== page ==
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Small Press Showcase October 24, 2011

Posted by Carolyn Burns Bass in classics, creative non-fiction, literary fiction, memoir, narrative nonfiction, poetry, small presses.
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It’s that time of year again. Once annually #litchat features a week of discussion led by publishers, editors and authors of independent presses. These are the rebels of publishing, the audacious leaders willing to produce books that the big houses won’t touch for a myriad of reasons. Independent, small presses often operate on a shoestring budget, with more vision than provision. What keeps independent presses rolling in this age of literary plenty? What types of manuscripts are they looking to publish? How do they position themselves between the big houses and the start-ups whose only authors are themselves? Will Amazon’s new publishing empire affect legitimate small presses? These questions and others will come up this week during Small Press Showcase.

Monday, October 24: Engine Books
Victoria Barrett, publisher/editor

Established in January of this year by Victoria Barrett, Engine Books is a boutique fiction press publishing novels, short story collections, collected novellas, and related volumes. Barrett is a writer, editor, and professor whose fiction has appeared in Colorado Review, Massachusetts Review, You Must Be This Tall to Ride, and Confrontation. Her career as an editor began at Puerto del Solwhere editor Kevin McIlvoy called her “the most significant managing editor” in the journal’s history. Her work there trained her to read fiction submissions on their own terms, rather than see them through the lens of her own aesthetic preferences.

This work continues at Freight Stories, where she and co-editor Andrew Scott have published the work of finalists for the National Book Award and Pulitzer Prize, bestsellers, and long-seasoned authors alongside emerging authors, some of whom saw in Freight Stories their first publication. The wide variety of styles and forms published in FS speak to Barrett’s enthusiasm for all kinds of fiction.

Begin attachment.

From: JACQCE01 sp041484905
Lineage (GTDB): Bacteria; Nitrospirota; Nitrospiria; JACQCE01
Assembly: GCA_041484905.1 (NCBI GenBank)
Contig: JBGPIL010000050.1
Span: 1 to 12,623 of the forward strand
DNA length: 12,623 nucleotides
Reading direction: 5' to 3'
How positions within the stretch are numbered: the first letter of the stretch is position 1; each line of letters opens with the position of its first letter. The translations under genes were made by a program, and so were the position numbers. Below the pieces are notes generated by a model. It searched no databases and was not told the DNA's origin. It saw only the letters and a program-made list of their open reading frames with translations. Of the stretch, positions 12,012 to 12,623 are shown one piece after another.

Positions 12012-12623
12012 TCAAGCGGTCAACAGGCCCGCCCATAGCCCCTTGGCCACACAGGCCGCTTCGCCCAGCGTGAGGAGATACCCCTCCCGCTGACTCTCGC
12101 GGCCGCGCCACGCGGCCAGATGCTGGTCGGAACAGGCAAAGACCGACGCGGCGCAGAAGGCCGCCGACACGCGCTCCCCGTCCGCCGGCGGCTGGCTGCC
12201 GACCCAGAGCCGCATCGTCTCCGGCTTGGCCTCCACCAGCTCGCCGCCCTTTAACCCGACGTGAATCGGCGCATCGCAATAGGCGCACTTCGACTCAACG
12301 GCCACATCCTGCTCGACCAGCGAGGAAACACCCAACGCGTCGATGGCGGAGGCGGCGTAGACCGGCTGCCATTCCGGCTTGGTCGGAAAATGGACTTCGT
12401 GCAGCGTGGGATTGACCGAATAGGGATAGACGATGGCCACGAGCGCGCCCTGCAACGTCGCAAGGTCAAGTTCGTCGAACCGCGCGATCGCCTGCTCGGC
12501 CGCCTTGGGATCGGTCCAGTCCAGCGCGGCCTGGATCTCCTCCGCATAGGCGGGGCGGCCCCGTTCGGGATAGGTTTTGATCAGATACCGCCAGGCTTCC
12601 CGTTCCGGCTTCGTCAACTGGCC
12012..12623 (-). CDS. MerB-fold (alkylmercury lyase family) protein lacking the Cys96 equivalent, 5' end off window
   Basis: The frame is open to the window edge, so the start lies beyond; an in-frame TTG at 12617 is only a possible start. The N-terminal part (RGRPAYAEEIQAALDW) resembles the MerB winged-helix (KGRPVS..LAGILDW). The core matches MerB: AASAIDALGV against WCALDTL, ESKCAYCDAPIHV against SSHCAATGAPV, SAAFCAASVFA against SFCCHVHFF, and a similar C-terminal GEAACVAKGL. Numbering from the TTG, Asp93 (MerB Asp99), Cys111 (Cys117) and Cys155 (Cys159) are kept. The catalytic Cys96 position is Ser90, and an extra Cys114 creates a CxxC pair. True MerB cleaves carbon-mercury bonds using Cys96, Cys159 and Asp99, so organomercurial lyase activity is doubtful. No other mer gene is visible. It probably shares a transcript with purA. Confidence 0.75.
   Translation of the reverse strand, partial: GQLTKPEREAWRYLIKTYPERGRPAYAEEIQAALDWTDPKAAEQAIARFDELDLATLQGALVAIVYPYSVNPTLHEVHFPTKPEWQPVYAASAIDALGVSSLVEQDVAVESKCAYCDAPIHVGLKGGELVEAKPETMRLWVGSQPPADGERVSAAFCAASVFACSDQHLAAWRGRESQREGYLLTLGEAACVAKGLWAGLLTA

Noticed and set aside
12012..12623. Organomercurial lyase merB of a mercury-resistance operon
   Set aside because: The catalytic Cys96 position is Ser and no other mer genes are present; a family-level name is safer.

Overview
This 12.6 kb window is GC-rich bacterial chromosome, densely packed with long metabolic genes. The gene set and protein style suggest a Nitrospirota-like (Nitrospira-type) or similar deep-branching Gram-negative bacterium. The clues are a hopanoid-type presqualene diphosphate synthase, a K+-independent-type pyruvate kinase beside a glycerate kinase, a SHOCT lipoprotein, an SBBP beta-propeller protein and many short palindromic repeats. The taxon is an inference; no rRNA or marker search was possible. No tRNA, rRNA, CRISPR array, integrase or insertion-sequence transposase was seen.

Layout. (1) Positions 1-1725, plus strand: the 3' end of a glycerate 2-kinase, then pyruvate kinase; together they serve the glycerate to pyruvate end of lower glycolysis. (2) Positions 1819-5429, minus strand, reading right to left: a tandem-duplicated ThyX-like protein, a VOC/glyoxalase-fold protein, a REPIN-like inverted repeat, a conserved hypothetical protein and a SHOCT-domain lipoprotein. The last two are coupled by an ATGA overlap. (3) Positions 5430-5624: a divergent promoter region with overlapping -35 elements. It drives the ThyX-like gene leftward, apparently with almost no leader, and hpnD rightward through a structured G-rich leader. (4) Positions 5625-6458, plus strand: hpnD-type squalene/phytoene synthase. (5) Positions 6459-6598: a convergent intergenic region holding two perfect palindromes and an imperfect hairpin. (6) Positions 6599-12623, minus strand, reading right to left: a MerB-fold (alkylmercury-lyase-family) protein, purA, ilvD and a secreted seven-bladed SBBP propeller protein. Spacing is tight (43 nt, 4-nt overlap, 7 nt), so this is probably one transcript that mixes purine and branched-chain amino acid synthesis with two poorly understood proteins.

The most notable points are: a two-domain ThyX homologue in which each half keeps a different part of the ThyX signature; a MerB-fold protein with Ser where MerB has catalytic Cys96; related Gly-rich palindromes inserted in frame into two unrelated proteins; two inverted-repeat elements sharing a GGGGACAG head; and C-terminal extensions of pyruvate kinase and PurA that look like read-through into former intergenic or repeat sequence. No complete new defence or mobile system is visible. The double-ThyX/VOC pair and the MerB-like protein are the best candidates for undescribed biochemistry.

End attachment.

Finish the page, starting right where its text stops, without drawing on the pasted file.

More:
Engine Books seeks to publish four titles each year, ensuring full attention to the editing, production, and promotion of each title.

Follow Engine Books on Twitter: @enginebooks.

Wednesday, October 26: Press 53
Valerie Nieman, author
Kevin Watson, editor/publisher

Press 53 is an independent publisher of literary fiction, poetry, and nonfiction that was founded in October 2005 by Kevin Morgan Watson, who serves as Fiction & Poetry Editor; Tom Lombardo is Poetry Series Editor (Tom Lombardo Poetry Selections); Robin Miura is Novel/Memoir Editor (Robin Miura Novel and Memoir Selections); and Sarah Elizabeth Younger, who serves as eBook editor.

Press 53 is located in Winston-Salem, North Carolina in the Community Arts Cafe building at Fourth & Spruce. They publish full-length books by established writers. In addition to finding and showcasing new writers in our Press 53 Open Awards Anthology, and established writers in our short story and poetry collections, novels, and creative nonfiction books, we also have a fondness for bringing back great books that are out of print, which we re-issue under our Press 53 Classics imprint.

Follow Press 53 on Twitter: @Press53.

Kevin Morgan Watson is founder of Press 53 and serves as editor in chief with a special focus on short stories and poetry. As a publisher, he has worked with writers ranging from first-time published authors to winners of the National Book Award and Pulitzer Prize. As a writer, his short stories, poetry, and essays have appeared in numerous publications, including the 2002 TallGrass Writers Guild/Outrider Press anthology Take Two—They’re Small, where his short story “Sunny Side Up” won first prize. Kevin also serves as an advisor for student adaptation of short stories to screenplays with the screenwriting faculty at the University of North Carolina School of the Arts, School of Filmmaking in Winston-Salem, NC.

Follow Kevin Watson on Twitter: @Press53.

Valerie Nieman, author of Blood Clay has also published a collection of short stories, Fidelities, from West Virginia University Press, and a poetry collection, Wake Wake Wake. She has received an NEA creative writing fellowship, two Elizabeth Simpson Smith prizes in fiction, and the Greg Grummer Prize in poetry. A native of Western New York State, she graduated from West Virginia University and the M.F.A. program at Queens University of Charlotte. She teaches writing at N.C. A&T State University and is the poetry editor for Prime Number Magazine.